could he have taken?
An activity making various patterns with 2 x 1 rectangular tiles.
A magician took a suit of thirteen cards and held them in his hand
face down. Every card he revealed had the same value as the one he
had just finished spelling. How did this work?
Systematically explore the range of symmetric designs that can be
created by shading parts of the motif below. Use normal square
lattice paper to record your results.
Can you put plus signs in so this is true? 1 2 3 4 5 6 7 8 9 = 99
How many ways can you do it?
This Sudoku puzzle can be solved with the help of small clue-numbers on the border lines between pairs of neighbouring squares of the grid.
How many triangles can you make on the 3 by 3 pegboard?
Use the interactivity to listen to the bells ringing a pattern. Now
it's your turn! Play one of the bells yourself. How do you know
when it is your turn to ring?
Place eight queens on an chessboard (an 8 by 8 grid) so that none
can capture any of the others.
There are 4 jugs which hold 9 litres, 7 litres, 4 litres and 2
litres. Find a way to pour 9 litres of drink from one jug to
another until you are left with exactly 3 litres in three of the
Place the numbers 1 to 8 in the circles so that no consecutive
numbers are joined by a line.
Take 5 cubes of one colour and 2 of another colour. How many
different ways can you join them if the 5 must touch the table and
the 2 must not touch the table?
Investigate the different ways you could split up these rooms so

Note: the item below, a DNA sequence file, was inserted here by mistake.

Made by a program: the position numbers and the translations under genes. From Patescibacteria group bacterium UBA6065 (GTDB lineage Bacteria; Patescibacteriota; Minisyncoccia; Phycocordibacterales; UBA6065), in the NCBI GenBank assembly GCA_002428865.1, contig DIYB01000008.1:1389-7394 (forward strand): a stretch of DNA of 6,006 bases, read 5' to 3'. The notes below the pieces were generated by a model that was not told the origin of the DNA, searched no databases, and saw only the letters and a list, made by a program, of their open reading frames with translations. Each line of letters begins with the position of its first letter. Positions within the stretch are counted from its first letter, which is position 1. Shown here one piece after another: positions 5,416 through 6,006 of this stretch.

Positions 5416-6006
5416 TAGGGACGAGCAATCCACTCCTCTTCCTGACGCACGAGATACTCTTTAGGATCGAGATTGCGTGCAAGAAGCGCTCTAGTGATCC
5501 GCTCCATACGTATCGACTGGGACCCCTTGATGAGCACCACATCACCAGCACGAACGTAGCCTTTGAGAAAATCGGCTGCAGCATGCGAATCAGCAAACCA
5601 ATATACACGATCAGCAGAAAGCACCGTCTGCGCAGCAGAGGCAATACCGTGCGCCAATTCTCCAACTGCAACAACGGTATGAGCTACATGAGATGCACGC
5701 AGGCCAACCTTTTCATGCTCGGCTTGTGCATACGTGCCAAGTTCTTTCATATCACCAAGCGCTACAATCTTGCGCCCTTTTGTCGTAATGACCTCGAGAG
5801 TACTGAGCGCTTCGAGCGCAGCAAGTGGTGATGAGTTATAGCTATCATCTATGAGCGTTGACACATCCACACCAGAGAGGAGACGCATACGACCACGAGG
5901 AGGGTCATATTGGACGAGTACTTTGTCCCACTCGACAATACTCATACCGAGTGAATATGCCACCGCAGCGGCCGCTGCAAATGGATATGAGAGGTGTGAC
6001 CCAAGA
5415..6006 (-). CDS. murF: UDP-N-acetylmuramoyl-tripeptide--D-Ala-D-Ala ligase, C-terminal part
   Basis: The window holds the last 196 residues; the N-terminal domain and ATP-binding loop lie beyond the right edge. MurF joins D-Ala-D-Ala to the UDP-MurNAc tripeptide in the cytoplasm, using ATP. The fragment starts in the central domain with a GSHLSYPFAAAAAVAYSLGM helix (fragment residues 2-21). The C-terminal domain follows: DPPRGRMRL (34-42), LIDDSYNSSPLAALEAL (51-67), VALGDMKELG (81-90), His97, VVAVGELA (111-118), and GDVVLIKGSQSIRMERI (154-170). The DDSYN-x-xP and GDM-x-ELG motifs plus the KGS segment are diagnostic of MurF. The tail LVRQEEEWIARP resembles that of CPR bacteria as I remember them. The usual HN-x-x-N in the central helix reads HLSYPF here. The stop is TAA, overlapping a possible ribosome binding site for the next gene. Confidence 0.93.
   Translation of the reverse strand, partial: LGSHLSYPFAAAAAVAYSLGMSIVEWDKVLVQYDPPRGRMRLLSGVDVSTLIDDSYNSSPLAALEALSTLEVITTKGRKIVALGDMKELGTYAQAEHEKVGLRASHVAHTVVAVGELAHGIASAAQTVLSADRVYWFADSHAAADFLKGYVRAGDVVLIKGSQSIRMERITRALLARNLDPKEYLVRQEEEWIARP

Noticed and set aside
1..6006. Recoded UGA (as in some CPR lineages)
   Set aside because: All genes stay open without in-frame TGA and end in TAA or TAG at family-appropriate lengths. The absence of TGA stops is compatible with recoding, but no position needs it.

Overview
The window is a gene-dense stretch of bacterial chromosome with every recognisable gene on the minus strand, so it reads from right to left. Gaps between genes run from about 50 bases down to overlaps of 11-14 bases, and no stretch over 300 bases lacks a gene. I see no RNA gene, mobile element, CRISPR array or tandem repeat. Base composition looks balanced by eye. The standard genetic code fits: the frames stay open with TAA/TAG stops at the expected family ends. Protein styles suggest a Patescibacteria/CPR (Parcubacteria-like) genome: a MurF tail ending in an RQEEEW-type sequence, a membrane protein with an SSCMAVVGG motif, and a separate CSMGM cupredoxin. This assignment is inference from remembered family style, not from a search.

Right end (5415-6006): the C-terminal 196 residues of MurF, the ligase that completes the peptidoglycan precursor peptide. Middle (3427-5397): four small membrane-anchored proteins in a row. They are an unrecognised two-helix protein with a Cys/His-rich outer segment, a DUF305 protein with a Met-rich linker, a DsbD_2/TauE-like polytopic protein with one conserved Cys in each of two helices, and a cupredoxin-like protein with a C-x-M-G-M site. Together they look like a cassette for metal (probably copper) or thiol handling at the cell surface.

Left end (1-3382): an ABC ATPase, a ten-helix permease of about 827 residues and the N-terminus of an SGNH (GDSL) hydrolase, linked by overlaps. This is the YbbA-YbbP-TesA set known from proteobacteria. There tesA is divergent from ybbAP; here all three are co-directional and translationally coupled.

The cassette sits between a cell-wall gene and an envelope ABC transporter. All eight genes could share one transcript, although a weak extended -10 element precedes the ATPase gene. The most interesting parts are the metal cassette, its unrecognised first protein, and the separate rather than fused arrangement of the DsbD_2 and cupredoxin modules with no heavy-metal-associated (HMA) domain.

that you have double the number.
How many DIFFERENT quadrilaterals can be made by joining the dots
on the 8-point circle?
In the planet system of Octa the planets are arranged in the shape
of an octahedron. How many different routes could be taken to get
from Planet A to Planet Zargon?
Problem solving is at the heart of the NRICH site. All the problems
give learners opportunities to learn, develop or use mathematical
concepts and skills. Read here for more information.
Can you put the numbers from 1 to 15 on the circles so that no
consecutive numbers lie anywhere along a continuous straight line?
This second Sudoku article discusses "Corresponding Sudokus" which are pairs of Sudokus with terms that can be matched using a substitution rule.
This problem is based on the story of the Pied Piper of Hamelin. Investigate the different numbers of people and rats there could have been if you know how many legs there are altogether!
Suppose we allow ourselves to use three numbers less than 10 and
multiply them together. How many different products can you find?
How do you know you've got them all?
You cannot choose a selection of ice cream flavours that includes
totally what someone has already chosen. Have a go and find all the
different ways in which seven children can have ice cream.
If we had 16 light bars which digital numbers could we make? How
will you know you've found them all?
Using the statements, can you work out how many of each type of
rabbit there are in these pens?
A cinema has 100 seats. Show how it is possible to sell exactly 100 tickets and take exactly £100 if the prices are £10 for adults, 50p for pensioners and 10p for children.
A Sudoku with clues as ratios.
A Sudoku that uses transformations as supporting clues.
These are the faces of Will, Lil, Bill, Phil and Jill. Use the clues to work out which name goes with each face.